I’m not of a mind to delve too deeply into the rights and wrongs of the disaster but am happy to read about it and acknowledge the innocents on board, the children and the elderly, attempting to escape the Soviet advance into East Prussia and occupied Poland. I have said something similar before that the tragic death of a ship should not obscure the colour of its life. This applies to warships, the great liners or just about any rusty old tub we keep in mind. Ships are communities and almost like living things, they are celebrated and commemorated as if their loss was like the death of a loved one. I am sure this applied to the survivors of the Wilhelm Gustloff and their descendants because it was always the case in my family with the loss of the Arandora Star in 1940. She had been the standout posting of my engineer grandfather’s Merchant Navy career when he sailed with the Blue Star Line and the manner of her sinking by a U-Boat as she took interned Italians and Germans to Canada is another of those tragedies that shouldn’t be forgotten. Some of my grandfather’s best friends when down with her, including the captain, who knew his duty.
I digress, but the Wilhelm Gustloff was a lovely ship and the author relates her story and shares a mass of ephemera from her with great passion and care. His account of the post war period when the wreck was used and abused is particularly poignant and I continue to admire his determination and enthusiasm to see the project through. Perhaps a big name publisher might have shoehorned the material from what ended up as four books into a single volume. I think something would have been lost had they done so. By keeping his hand on the wheel the author has ensured his vision has been seen through from first to last. This is his baby.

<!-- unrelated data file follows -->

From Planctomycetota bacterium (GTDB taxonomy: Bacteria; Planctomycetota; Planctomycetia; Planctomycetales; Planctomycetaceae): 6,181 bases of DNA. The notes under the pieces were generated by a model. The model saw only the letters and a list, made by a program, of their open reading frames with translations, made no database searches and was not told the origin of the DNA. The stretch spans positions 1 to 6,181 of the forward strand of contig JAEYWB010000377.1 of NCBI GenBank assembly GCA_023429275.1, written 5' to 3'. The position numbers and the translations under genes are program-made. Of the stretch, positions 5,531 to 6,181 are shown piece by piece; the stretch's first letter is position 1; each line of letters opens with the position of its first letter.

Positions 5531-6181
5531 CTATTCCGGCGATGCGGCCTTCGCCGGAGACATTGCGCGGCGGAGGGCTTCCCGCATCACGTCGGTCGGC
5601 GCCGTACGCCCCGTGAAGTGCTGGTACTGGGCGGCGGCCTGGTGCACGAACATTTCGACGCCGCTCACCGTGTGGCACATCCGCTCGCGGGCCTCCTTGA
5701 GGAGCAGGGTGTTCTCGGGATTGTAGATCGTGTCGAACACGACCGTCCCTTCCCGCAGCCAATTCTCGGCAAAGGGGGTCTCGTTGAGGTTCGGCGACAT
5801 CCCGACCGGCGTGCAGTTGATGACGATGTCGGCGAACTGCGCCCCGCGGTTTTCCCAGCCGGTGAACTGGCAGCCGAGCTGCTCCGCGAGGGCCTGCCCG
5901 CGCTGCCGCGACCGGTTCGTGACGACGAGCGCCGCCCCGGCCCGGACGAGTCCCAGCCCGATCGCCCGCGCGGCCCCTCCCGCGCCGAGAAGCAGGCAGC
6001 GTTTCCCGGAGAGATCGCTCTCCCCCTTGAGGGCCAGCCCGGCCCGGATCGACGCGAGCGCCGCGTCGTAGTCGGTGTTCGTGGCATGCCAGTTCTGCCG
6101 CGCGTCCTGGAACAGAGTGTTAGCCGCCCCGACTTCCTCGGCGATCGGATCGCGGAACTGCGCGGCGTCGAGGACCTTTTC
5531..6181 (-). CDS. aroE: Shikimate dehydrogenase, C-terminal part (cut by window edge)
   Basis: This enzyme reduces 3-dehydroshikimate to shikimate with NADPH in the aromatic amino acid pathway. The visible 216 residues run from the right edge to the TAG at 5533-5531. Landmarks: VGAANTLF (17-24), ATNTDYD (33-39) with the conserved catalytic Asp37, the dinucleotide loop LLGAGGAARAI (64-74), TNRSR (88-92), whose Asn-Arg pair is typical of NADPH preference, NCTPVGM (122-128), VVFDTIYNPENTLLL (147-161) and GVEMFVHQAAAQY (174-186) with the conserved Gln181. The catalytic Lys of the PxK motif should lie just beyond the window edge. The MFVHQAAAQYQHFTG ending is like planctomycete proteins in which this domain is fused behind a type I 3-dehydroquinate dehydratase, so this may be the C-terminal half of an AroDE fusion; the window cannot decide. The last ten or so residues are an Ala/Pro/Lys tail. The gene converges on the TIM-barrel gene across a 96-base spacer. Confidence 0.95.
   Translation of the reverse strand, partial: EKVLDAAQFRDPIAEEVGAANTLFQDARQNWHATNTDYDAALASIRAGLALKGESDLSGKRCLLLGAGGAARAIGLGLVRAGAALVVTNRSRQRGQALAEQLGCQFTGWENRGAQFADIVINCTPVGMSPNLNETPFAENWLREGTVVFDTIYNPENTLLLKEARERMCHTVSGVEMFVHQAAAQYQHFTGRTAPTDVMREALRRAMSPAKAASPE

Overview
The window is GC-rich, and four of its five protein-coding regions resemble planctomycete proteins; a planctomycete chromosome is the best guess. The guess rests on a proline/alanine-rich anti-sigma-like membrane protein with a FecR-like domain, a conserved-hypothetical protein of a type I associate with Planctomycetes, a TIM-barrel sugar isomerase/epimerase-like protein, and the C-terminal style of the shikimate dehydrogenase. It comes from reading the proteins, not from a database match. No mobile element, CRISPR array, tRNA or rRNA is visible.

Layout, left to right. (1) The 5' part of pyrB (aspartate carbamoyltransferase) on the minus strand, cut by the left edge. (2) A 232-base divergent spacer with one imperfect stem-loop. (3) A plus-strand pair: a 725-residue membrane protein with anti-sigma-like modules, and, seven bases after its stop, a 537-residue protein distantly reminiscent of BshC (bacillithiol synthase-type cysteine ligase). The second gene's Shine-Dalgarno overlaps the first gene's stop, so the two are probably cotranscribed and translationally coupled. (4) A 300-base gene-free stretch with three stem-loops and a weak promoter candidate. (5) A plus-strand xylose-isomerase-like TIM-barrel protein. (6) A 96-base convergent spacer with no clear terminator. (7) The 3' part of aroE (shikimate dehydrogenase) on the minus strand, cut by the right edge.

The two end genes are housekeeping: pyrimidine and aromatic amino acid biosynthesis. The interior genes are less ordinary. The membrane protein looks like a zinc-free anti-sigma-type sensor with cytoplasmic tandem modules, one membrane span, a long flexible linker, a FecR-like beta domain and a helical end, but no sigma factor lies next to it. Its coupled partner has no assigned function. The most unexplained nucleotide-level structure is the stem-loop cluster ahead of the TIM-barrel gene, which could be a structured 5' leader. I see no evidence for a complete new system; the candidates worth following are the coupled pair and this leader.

These two volumes have been sitting in my in-tray for a while for reasons mentioned previously and I am glad to have finally been able to write a review.
Eddie Petruskevich is the sort of author I admire. He knows precisely what he wants to achieve and does not compromise. These books should be marked out as a standard-bearer for self-publishers. We all know not every book will be brilliant, but in this case the author has proven himself to be quite competent and totally attuned to what he is doing. The books read well and the mass of archive stuff is attractive and fascinating.
There seems little doubt in my mind that had she survived the Wilhelm Gustloff would have been taken as a prize and renamed by one of the victorious Allies. Her tragic demise ruled out that particular humiliation. Perhaps the events of January 1945 allowed the ship to keep her dignity for a while, but regardless of all her earlier adventures, that night when Captain Alexander Marinesko of the S-13 got her in his sights has fixed the ship’s place in history forever. He was doing his job and all power to him, but the manner of the death will always diminish the light of a life. Edward Petruskevich has attempted to lift the veil smothering the Wilhelm Gustloff and he should be congratulated for a job well done.
Reviewed by Mark Barnes for War History Online
THE M.S. WILHELM GUSTLOFF
By Edward Petruskevich
Wilhelm Gustloff Museum, Norfolk, Virginia
VOYAGES – May 7th, 1938 – August 25th, 1939
WORLD WAR II TO SINKING – September 1st, 1939 – January 30th, 1945